Henry Charles (Hank) Beck (MS’48, Industrial Engineering and Operations Research)
, engineer, oceanographer, and executive, died March 8, 2016, at age 92. He was born in New York City and attended public schools before attending Columbia Engineering, where he graduated in 1943 with a BS degree in mechanical engineering. Upon graduation he enlisted in the Navy and was commissioned at the Naval Academy in Annapolis. He served in World War II on Destroyer Escorts in both the Atlantic and Pacific fleets, earning four battle stars in operations in New Guinea, Borneo, the Philippines, and Okinawa. Hank remained in the Naval Reserve for over 20 years after the war, retiring with the rank of Commander.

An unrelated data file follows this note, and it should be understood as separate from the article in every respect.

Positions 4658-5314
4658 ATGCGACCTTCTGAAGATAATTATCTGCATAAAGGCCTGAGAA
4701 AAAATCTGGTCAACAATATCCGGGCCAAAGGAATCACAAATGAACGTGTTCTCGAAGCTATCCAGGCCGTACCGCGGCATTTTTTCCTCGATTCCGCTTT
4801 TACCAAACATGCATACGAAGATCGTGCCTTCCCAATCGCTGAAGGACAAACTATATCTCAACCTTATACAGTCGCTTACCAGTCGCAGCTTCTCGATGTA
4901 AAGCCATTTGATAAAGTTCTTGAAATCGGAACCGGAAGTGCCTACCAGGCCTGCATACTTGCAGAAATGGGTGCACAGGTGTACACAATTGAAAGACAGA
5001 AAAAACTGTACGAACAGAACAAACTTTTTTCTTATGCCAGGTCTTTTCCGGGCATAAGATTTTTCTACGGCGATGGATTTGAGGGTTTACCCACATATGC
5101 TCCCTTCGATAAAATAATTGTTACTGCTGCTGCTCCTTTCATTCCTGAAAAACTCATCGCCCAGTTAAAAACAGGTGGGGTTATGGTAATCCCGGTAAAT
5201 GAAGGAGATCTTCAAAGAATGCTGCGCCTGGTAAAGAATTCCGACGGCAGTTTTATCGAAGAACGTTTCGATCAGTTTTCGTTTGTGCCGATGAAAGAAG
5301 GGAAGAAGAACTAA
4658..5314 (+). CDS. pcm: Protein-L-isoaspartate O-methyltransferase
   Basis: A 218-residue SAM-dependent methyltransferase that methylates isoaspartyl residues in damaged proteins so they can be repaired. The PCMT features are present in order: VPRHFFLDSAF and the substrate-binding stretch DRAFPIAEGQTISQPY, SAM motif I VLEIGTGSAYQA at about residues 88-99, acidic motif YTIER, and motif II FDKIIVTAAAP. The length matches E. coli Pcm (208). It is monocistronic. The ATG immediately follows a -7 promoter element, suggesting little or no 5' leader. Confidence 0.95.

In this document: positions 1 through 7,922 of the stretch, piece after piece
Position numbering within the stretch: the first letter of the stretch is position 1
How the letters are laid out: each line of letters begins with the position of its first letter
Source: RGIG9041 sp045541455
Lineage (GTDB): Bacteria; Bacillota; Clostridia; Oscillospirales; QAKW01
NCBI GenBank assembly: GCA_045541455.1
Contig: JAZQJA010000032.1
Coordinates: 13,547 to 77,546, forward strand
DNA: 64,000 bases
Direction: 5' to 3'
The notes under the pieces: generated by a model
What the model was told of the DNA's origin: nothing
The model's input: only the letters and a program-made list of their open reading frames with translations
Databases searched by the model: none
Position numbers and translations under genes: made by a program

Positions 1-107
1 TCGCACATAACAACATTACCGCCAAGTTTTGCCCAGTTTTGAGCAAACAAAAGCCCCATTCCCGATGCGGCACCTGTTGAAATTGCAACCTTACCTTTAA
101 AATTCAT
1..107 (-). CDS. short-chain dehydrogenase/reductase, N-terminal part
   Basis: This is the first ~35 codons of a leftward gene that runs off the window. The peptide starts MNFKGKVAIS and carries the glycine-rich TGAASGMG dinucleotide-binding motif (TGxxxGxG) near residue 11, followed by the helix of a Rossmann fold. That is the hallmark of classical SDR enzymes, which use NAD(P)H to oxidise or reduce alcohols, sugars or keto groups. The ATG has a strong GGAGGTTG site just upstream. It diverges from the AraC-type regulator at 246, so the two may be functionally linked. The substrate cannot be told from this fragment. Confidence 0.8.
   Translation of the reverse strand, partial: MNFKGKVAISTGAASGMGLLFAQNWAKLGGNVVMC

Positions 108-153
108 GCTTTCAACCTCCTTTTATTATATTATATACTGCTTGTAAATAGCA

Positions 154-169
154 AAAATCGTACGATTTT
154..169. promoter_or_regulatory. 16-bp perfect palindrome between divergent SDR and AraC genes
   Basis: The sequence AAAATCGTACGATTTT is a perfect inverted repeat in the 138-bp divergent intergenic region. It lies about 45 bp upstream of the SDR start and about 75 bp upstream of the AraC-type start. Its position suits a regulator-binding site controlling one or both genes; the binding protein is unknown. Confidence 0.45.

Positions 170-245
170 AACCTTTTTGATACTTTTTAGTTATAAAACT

He returned to Columbia’s Nevis Cyclotron Labs for the design and construction of what was then the world’s most powerful atom smasher. While there, he earned an MS degree in industrial management as well as a PE license. After completion of the cyclotron, he entered the industry as chief engineer and New York sales manager of a firm in the power press industry. He was recruited by Columbia’s Hudson Labs to conduct oceanographic research, the beginning of a 35-year career in this field. He spent much time at sea aboard the Lab’s four vessels and at field stations on Fire Island, NY; Bermuda; and Puerto Rico. During his 18-plusyear tenure he was awarded many patents and had many papers published covering his development of oceanographic instrumentation, acoustic projectors, and listening systems as well as structures, handling gear, and winches.